• Nobody is Ever Missing

    Catherine Lacey

    I had a hard time starting another book after Dust, and I waited a few days before picking up Nobody is Ever Missing. Lacey’s rambling, run-on paragraphs are in every way different from Yvonne Adhiambo Owuor’s meticulously honed prose, so it was an especially jarring transition. This is also not a complicated book; it’s about a woman who abruptly...more

  • Dust

    Yvonne Adhiambo Owuor

    A dense and beautiful novel, Dust is largely focused on one splintered family and how their stories are interwoven with violent events in Kenya’s post-colonial history. Owuor writes with emotional intensity, and while her language feels lush and expansive overall, much of the narrative is peppered with lyrical fragments. The rhythm of these staccato interludes can take some time to...more

  • Things Fall Apart

    Chinua Achebe

    This is the archetypal modern African novel, and funnily enough it wound up on my list partially from Aaron Bady’s list of African novels to read before you die — posted in response to a list he found to be predictable. Of course this book is on the latter list, but I’ll be following it up with one of Bady’s suggestions....more

  • The Unspeakable

    Meghan Daum

    Meghan Daum opens her second book of essays by explaining how she hoped that all together they would “add up to a larger discussion about the way human experiences too often come with preassigned emotional responses.” This examination of the disconnect with how one is “supposed to feel” compared to our actual feelings succeeds best in the opening essay, “Matricide,”...more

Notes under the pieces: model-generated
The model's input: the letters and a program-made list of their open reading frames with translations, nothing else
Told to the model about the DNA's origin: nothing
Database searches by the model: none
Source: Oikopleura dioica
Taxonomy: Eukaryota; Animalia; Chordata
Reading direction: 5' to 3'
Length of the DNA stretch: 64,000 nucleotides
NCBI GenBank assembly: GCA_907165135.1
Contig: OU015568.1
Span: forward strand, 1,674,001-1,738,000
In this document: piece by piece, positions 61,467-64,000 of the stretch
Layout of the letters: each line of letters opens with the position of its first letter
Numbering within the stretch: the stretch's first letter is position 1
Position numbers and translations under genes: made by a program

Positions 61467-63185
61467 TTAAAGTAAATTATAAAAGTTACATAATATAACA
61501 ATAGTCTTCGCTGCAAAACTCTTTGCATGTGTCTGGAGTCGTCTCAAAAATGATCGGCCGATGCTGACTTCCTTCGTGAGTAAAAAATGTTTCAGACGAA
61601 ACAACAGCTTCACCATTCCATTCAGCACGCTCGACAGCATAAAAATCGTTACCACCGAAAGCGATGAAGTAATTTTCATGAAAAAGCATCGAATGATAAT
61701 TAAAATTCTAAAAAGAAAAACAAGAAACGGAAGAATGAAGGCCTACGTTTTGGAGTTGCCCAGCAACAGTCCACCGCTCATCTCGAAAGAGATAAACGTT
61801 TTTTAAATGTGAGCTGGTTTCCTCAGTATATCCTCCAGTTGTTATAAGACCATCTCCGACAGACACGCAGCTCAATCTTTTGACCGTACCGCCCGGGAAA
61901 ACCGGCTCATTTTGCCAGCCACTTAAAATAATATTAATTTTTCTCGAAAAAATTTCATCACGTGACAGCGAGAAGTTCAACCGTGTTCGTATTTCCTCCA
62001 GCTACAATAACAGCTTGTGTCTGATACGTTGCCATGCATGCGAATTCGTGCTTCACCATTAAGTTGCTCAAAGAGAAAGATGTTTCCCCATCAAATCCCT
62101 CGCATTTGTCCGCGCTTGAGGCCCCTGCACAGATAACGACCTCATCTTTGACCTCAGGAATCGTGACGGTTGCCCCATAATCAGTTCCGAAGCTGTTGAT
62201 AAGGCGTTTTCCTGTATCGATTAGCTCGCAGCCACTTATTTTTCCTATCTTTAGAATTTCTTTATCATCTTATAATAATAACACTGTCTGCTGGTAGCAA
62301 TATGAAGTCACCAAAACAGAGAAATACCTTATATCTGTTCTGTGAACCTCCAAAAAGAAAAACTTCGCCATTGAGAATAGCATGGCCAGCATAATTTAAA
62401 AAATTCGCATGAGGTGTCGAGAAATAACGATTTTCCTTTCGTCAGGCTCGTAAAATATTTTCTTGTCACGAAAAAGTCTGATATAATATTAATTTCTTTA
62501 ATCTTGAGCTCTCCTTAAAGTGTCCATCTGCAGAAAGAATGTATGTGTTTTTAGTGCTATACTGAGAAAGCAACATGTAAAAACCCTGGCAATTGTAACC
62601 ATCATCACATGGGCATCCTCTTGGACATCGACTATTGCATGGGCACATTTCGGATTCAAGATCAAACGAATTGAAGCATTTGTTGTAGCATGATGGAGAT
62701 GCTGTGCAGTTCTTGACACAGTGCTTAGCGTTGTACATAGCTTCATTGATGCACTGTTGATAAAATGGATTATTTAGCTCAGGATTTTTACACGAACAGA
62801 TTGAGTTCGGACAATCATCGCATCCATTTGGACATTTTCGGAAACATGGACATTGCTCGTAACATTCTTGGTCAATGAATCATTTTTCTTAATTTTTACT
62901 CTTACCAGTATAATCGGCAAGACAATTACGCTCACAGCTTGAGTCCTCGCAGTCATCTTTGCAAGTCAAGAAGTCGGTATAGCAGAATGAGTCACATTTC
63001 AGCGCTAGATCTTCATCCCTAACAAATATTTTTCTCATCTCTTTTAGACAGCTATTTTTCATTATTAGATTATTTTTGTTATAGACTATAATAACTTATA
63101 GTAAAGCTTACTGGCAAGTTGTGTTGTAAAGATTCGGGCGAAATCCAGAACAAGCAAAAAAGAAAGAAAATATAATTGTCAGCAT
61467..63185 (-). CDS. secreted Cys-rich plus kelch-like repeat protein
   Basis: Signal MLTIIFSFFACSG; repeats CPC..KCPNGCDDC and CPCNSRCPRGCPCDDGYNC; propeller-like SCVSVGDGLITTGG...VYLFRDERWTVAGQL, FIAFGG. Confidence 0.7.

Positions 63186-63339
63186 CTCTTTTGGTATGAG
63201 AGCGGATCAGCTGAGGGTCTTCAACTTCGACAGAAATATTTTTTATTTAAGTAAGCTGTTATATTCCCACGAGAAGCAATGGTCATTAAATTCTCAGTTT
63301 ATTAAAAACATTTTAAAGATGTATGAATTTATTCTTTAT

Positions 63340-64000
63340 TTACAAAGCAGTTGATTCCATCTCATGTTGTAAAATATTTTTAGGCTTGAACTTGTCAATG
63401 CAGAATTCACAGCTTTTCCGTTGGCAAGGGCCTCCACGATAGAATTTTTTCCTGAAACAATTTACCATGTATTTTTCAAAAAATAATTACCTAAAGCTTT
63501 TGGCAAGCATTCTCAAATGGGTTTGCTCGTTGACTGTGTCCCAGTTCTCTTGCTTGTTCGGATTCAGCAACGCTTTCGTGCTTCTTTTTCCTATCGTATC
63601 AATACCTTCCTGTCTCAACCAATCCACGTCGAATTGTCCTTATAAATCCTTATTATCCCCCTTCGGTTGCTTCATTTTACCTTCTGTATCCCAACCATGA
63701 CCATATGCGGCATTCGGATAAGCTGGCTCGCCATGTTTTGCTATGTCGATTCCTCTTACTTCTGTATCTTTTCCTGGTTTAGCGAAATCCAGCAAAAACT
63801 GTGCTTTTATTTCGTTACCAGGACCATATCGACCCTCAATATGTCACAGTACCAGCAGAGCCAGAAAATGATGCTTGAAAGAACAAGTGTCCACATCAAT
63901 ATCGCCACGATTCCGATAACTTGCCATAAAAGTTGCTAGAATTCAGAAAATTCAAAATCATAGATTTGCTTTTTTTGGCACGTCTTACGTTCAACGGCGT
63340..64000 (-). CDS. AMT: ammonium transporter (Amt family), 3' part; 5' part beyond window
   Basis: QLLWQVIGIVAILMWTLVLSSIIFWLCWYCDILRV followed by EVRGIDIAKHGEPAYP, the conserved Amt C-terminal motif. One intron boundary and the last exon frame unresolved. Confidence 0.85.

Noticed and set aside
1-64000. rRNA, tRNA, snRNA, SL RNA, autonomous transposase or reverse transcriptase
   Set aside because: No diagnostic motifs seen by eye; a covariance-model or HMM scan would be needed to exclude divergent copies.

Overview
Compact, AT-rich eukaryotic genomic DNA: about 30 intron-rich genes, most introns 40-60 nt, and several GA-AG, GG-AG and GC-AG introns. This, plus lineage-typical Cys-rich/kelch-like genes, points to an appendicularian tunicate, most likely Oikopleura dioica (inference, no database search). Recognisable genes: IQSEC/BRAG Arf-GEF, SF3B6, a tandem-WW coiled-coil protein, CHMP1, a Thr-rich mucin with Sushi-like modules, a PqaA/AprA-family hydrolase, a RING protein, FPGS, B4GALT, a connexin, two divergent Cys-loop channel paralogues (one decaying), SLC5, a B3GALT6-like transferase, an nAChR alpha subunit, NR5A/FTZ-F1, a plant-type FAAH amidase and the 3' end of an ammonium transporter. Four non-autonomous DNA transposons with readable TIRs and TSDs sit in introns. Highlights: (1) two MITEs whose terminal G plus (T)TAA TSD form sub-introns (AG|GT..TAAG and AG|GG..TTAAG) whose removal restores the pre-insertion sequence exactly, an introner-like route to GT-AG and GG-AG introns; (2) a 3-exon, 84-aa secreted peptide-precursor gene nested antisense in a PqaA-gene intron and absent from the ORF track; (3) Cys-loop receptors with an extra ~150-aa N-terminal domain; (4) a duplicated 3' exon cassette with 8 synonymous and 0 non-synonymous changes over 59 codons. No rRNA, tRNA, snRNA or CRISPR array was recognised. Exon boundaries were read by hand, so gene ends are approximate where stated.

• The Poem She Didn’t Write and Other Poems

    Olena Kalytiak Davis

    I imagine if I had a more thorough knowledge of poetry, I would gather more from many of the poems in this book, as there are references I’m missing. At the back Davis apologizes for the “stuff stolen from other stuff.” While there is some quieter moments here and there, overall the book feels forceful. Dan Chiasson’s review for The...more

  • Wolf in White Van

    John Darnielle

    Indie rock fans of a certain age might know John Darnielle better as the frontman of (or the solo act known as, depending on the era) The Mountain Goats. Wolf in White Van is his second work of fiction; he previously wrote a YA novel called Master of Reality about the Black Sabbath album...more

  • Bad Feminist

    Roxane Gay

    Roxane Gay is a brilliant writer, and I’m glad to see this book with its hot pink title on the front tables in bookstores, where perhaps people who think they don’t need feminism* might see it. Gay is razor smart and genuine; she has a witty and light-handed writing style, even when digging into complicated issues.

    She writes...more

  • Atlas of Remote Islands

    Judith Schalansky

    Subtitled “Fifty Islands I Have Never Set Foot On and Never Will,” this atlas will usually be shelved in the travel section, but it’s really an art book. Though since Schalansky declares in her preface, “It is high time for cartography to take its place among the arts, and for the atlas to be recognized as literature,” she would reshelve...more

  • Commentary

    Marcelle Sauvageot

    Some ballads begin as your letter does: ‘You, whom I’ve loved so much…’ This past tense, with the present still resounding so close, is as sad as the ends of parties, when the lights are turned off and you remain alone, watching the couples go off into the dark streets. It’s over: nothing else is to be expected, and yet

    ...more
  • Lunch Poems

    Frank O’Hara

    I thought maybe I had never read anything by Frank O’Hara, but while reading this I recognized a few, in particular the one about Lana Turner…. O’Hara writes with an utter lack of nostalgia; these poems are situated clearly in a the now, even though various references clearly date them to an earlier era — somewhere I heard this described as the “eternal present.”more